… Operational cases are down to 378

A 65-year-old man from Region Four (Demerara-Mahaica) is Guyana’s latest COVID-19 assassin, bringing the total to 170.
This follows the heels of the death of a 58-year-old man from Region Four (Demerara-Mahaica) and a 39-year-old man from Region Seven (Cuyuni-Mazaruni) on Sunday. The men died while being cared for in medical facilities.
Prior to Sunday’s double deaths, Guyana recorded its 167th COVID-19 death on Tuesday, January 5, 2021, when an 85-year-old man surrendered from Region 10 (Upper Demerara-Berbice).
However, a total of 13 new cases were recorded during a 24-hour period, taking the confirmed cases to 6588. There are three patients in the Intensive Care Unit, 52 institutionalized alone, 323 on alone at home and 30 in institutional quarantine.
Of the 3398 men and 3190 women who caught the virus, 6040 have fully recovered. To date, 41,741 have been tested by health officers but only 278 cases are active.
New cases have been reported across three administrative regions, with one in Region Three (Essequibo-West Demerara Islands), eight in Region Four (Demerara-Mahaica) and two in Region Five (Mahaica-Berbice).
There are 976 cases in Region One (Barima-Waini), 204 cases in Region Two (Pomeroon-Supenaam), 313 in Region Six (East Berbice-Corentyne), 549 in Region Seven (Cuyuni-Mazaruni), 216 in Region Eight (Potaro) -Siparuni), 403 in Region Nine (Upper Takutu-Upper Essequibo) and 532 in Region 10 (Upper Demerara-Berbice).
During Monday’s COVID-19 update, businesses and the general population were once again urged to ensure compliance with the established regulations. Health Minister Dr Frank Anthony said he hoped to co-operate between these stakeholders to prevent a surge in cases.
It was recently announced that the COVID-19 Task Force would increase compliance with the guidelines, and several businesses have already been notified of their respective violations.
“We’ve been sending out warnings [to] several businesses nationwide and the Task Force would increase its operations. People need to be vigilant. Businesses need to comply with these regulations because they are there for a reason and that is to stop the spread of the disease in Guyana. If everyone helps us and we work together, we can all protect each other’s health, ”shared Dr Anthony.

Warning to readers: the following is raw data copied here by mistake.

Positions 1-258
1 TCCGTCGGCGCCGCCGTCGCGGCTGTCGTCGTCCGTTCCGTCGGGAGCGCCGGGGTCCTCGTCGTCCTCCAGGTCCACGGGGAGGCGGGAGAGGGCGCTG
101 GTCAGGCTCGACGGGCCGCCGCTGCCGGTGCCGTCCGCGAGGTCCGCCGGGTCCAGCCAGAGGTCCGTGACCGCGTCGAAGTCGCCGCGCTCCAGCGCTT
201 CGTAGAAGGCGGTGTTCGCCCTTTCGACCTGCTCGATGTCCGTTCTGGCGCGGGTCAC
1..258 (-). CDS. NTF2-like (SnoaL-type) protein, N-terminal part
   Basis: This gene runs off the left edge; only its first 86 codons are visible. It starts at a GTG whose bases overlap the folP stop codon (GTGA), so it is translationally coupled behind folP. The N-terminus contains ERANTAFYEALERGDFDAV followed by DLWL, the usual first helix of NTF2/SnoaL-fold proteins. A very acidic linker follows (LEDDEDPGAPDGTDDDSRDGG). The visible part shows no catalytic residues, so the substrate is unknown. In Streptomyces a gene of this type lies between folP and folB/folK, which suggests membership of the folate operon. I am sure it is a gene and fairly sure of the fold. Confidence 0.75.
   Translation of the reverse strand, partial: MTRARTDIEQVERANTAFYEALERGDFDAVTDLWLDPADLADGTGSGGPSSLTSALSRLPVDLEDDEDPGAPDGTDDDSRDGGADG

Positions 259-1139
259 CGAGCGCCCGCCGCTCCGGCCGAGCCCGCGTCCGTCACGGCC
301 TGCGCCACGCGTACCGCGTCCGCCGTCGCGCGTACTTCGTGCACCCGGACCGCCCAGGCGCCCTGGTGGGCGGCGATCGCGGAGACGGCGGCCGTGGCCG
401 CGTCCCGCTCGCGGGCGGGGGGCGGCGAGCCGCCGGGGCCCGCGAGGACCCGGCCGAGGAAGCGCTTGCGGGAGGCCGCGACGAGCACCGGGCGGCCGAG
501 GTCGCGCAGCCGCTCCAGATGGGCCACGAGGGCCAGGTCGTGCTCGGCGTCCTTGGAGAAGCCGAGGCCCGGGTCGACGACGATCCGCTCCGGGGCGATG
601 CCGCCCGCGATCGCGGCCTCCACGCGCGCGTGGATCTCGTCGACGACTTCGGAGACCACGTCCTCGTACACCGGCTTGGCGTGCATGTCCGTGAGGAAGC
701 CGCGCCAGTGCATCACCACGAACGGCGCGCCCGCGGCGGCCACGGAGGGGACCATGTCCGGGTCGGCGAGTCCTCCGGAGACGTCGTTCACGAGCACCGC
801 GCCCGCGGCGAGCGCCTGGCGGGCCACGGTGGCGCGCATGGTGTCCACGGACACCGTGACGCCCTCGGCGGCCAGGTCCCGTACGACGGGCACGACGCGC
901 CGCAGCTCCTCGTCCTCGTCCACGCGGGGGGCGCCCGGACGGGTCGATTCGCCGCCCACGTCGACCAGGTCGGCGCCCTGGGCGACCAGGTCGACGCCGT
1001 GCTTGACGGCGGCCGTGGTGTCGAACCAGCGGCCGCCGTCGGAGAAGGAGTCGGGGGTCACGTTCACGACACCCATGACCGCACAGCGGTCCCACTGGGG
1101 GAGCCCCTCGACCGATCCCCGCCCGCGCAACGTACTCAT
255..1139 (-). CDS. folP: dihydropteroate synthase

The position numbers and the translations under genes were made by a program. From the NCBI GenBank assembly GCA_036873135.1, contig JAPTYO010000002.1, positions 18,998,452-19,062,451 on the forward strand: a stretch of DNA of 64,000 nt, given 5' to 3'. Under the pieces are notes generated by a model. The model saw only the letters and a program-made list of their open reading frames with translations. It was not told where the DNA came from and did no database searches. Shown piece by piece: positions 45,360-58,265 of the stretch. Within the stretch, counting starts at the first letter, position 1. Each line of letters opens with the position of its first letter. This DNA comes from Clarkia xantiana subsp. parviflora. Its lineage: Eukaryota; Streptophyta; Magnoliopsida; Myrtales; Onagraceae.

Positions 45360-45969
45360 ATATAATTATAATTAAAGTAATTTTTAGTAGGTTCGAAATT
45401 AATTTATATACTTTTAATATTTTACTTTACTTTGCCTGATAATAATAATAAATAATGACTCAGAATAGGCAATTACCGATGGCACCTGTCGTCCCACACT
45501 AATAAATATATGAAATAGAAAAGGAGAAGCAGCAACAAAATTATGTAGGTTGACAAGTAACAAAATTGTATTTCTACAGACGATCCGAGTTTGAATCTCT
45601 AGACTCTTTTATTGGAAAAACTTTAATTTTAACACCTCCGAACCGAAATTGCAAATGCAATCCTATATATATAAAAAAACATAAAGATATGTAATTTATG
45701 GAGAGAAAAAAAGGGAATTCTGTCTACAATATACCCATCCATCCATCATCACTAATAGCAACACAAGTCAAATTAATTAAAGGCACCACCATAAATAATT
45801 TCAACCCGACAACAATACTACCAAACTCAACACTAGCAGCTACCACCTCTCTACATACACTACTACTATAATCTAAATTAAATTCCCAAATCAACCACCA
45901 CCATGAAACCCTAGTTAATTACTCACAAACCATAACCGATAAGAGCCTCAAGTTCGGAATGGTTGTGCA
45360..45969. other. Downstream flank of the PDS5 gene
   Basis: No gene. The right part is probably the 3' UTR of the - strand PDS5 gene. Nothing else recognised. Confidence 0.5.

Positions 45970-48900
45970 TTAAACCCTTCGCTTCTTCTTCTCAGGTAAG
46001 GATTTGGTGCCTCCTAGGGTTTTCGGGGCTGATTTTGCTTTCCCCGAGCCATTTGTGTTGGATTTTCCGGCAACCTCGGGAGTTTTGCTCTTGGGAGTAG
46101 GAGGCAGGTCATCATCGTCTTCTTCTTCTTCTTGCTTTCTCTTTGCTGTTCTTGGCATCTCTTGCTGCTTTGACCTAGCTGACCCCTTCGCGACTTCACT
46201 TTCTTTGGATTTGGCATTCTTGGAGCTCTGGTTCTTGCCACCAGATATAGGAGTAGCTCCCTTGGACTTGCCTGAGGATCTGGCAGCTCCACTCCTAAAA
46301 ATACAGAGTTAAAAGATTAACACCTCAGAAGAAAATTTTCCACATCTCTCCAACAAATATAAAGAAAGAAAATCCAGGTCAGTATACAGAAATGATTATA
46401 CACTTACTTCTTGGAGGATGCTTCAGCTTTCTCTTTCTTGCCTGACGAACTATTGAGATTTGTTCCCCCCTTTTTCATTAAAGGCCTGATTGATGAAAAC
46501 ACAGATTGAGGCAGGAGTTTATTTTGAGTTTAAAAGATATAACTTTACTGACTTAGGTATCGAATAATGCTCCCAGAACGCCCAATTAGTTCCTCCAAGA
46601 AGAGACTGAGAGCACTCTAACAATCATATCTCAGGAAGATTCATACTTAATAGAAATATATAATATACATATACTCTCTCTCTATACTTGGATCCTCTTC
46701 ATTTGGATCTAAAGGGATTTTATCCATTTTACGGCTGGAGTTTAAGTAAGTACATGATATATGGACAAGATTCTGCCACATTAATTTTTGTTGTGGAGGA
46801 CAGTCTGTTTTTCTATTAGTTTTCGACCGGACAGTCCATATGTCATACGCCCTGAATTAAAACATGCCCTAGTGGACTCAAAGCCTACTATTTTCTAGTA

Amid allegations that some businesses received a free ticket when they breached the regulations, he noted that all those cited had been warned. He suggested that the Task Force be made aware of those involved in order to take action.
“We have written to everyone and if any organization that people are aware of has been given a free ticket, then I would suggest that they contact the Task Force Secretariat and bring it to our attention because no one is above ‘ the law. ”
The Minister also referred to the dangers of indoor eating, especially as it meant not wearing a mask. If someone engages in these activities and carries the virus asymmetrically, they can inadvertently infect scores of people.
He was advised, “Transmission not only occurs due to droplets. Transmission would also occur due to aerosols and in an enclosed environment where little circulation occurs. If you go there to drink and eat, obviously you have no mask and without a mask, if you are disproportionate, you are throwing away the virus. “
On the aspect of the new variant of the virus, he said discussions were ongoing through the Caribbean Public Health Agency. At the first meeting, there were no suggestions or orders to close boundaries or transport arrangements. As such, countries were to decide if they followed that path.
“As we are not doing genetic sequencing, it will be very difficult to find out if we have that strain in the Caribbean or not. We will only work if we have a proactive program of surveillance using genetic sequencing [able to] find this. That’s how the UK managed to detect this kind of mutation, ”he said.

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